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Catalano v. Lynbrook Glass & Architectural Metals Corp.

January 4, 2008

PETER CATALANO, PLAINTIFF,
v.
LYNBROOK GLASS & ARCHITECTURAL METALS CORP., DEFENDANT.



The opinion of the court was delivered by: Joseph F. Bianco, District Judge

MEMORANDUM AND ORDER

Plaintiff Peter Catalano ("Catalano" or "plaintiff") brings this action alleging employment discrimination in violation of the Federal Age Discrimination in Employment Act, 29 U.S.C. §§ 621 et seq. ("ADEA"), the Americans with Disabilities Act, 42 U.S.C. §§ 12101 et seq. ("ADA") and New York State Human Rights Law, N.Y. Exec. Law §§ 296 et seq. ("NYHRL") against defendant Lynbrook Glass and Architectural Metal Corp. ("Lynbrook Glass" or "defendant"). Specifically, plaintiff alleges that defendant discriminated against plaintiff by terminating him because of his age and disability.

Defendant moves for summary judgment. For the following reasons, defendant's motion is denied as to the age discrimination claim. With respect to the disability claim, plaintiff stated for the first time in opposition to summary judgment that he was only raising a "regarded as disabled" claim under the ADA, rather than the disability claim set forth in the complaint. However, the "regarded as disabled" claim is materially different from the claim set forth in the complaint and, thus, was not the subject of questioning during plaintiff's deposition. Accordingly, the Court refuses to consider this new claim without plaintiff's formally moving to amend the complaint and explaining to the Court why such a claim should be added at this late juncture, especially given plaintiff's statement at his deposition that he was not making any such claim.

I. BACKGROUND

A. Facts

The following facts are taken from the parties' depositions, declarations, exhibits and respective Local 56.1 statements of facts.*fn1 Upon consideration of a motion for summary judgment, the Court construes the facts in the light most favorable to the non-moving party. See Capobianco v. City of New York, 422 F.3d 47, 50 (2d Cir. 2005). Thus, the Court shall construe the facts in favor of the plaintiff.

1. Plaintiff's Hiring

Joseph Torsiello (hereinafter, "Joseph Torsiello" or "J. Torsiello") began working for Lynbrook Glass in 1975 and became President when he purchased it in the mid-1990s from his father, who has since retired. (Def.'s Rule 56.1 Statement ("Def.'s 56.1") ¶ 2.) J. Torsiello's brother, Larry Torsiello ("L. Torsiello"), began working with Lynbrook Glass in the 1980s as Vice President. (Id. ¶ 4.) J. Torsiello testified that, in 1989, he approved a job description prepared by Consultec Associates regarding a comptroller position. (J. Torsiello Dep. 22-23.) Plaintiff disputes any reference to the word "comptroller." (Pl.'s Dep. 13; Def.'s Ex. A ¶ 2.) J. Torsiello testified that he replaced the word "controller" with "chief financial officer" to satisfy the controller who had the position in 1989, and testified that it was the same position. (J. Torsiello Dep. 60.) J. Torsiello hired plaintiff for the position of "controller" on December 8, 1997. (Def.'s 56.1 ¶ 14.) Plaintiff was fifty-nine (59) years old when hired. (Id. ¶ 15.) As controller, plaintiff's duties included a complete oversight of the accounting department, which consisted of accounts payable, accounts receivable, payroll and any related items, insurance matters, preparing financial reports, overseeing contract administration, working with the Company's accountants, and preparing schedules and reports necessary for interim and year-end reports. (Id. ¶ 16.) However, plaintiff contends that he was not charged with all of the duties set forth in the job description, nor did defendant ever provide plaintiff with a copy of such description. (J. Torsiello Dep. 23.)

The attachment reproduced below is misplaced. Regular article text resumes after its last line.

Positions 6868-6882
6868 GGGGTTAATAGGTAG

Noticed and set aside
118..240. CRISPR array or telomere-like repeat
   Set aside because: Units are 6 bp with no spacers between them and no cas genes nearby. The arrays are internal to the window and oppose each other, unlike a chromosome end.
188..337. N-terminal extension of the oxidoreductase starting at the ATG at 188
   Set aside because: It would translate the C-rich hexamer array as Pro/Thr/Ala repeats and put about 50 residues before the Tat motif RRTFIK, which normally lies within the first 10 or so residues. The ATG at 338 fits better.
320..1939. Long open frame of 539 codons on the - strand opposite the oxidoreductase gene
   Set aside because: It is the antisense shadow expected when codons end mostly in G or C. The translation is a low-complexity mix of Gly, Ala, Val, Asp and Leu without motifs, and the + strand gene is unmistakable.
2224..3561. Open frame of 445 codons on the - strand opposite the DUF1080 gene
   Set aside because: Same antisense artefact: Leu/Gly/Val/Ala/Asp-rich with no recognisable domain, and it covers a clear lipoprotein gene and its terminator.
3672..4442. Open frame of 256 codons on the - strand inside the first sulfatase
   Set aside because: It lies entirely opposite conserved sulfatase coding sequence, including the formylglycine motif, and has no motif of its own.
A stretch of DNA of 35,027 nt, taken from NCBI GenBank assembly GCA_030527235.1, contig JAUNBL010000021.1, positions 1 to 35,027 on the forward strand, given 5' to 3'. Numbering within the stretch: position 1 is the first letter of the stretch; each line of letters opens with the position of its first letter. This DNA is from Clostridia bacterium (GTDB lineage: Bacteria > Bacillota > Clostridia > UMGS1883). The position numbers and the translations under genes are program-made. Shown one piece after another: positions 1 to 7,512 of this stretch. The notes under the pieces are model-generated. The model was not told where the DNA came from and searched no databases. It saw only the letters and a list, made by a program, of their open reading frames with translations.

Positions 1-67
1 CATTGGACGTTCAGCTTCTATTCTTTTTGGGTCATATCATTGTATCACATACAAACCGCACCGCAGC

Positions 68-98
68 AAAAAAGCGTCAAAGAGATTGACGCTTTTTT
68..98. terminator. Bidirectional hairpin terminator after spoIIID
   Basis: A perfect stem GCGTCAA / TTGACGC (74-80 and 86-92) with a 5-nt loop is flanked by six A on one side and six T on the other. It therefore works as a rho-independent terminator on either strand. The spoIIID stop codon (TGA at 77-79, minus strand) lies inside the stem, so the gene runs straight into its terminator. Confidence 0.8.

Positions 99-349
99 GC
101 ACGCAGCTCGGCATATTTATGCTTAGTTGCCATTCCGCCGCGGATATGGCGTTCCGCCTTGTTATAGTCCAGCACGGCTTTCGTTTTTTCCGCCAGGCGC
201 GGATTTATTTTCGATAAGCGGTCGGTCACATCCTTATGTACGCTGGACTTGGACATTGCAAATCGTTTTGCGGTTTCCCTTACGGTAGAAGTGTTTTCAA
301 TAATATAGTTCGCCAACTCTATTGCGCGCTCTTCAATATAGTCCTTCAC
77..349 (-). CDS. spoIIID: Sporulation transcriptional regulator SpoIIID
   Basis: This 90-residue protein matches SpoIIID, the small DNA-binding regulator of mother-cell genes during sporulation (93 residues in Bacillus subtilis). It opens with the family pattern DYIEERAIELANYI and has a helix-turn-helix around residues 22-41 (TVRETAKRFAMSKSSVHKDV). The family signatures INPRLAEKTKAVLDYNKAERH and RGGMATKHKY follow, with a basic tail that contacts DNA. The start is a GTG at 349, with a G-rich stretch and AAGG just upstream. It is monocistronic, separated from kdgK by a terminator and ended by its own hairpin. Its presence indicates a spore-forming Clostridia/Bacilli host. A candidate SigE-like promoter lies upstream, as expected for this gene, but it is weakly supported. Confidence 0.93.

2. Plaintiff's Job Performance

The articulated basis for plaintiff's termination was his alleged poor job performance over the course of his time at Lynbrook Glass. The following evidence is contained in the record concerning the plaintiff's performance.

J. Torsiello testified that, during the first year of plaintiff's employment, plaintiff was a good worker, worked hard, and put in a lot of effort. (Id. at 28.) However, according to J. Torsiello, he wanted plaintiff to be more proactive than reactive (Def.'s 56.1 ¶ 23), and J. Torsiello informed plaintiff of this during his first year review on February 4, 1999. (J. Torsiello Dep. 30-31; Def.'s Ex. C.) J. Torsiello also testified that plaintiff's sloppiness and errors were a reoccurring problem throughout his first year (J. Torsiello Dep. 28), but plaintiff disputes this, contending there is no such reference in defendant's written performance log to which defendant cites. (Def.'s 56.1 ¶¶ 23-24; Pl.'s 56.1 ¶¶ 23-24; Def.'s Ex. C). Plaintiff contends that at no point in time during his employment with defendant did defendant ever provide plaintiff with written performance evaluations. (Pl.'s Dep. 89.) At the end of his first year, plaintiff received a raise of $75 per week, bringing his salary up to $1,190 per week. (Def.'s 56.1 ¶ 25.)

In July 1999, the Company implemented a new computer system. (Def.'s 56.1 ¶ 26.) J. Torsiello testified that, by February 2000, plaintiff had not yet changed over to the new system. (J. Torsiello Dep. 41; Def.'s Ex. C.) This system involved a new accounting software program that plaintiff was responsible for getting up and running. (Id.) Instead, according to J. Torsiello, plaintiff operated both systems concurrently, doubleentering data for almost a year and a half. (Id.) J. Torsiello testified that he blamed plaintiff for the computer failure and, as a result, did not give him a bonus at that time. (Id.) Plaintiff, however, denies that he was solely responsible for implementation of the computer system. (J. Torsiello Dep. 39-40; Pl.'s Dep. 74.) According to plaintiff, J. Torsiello brought in an outside company to upgrade the system, and that company failed to complete the assignment for more than six months. (Pl.'s Dep. 74.) Plaintiff further contends that all employees experienced a learning curve associated with the upgrade. (J. Torsiello Dep. 40-41.)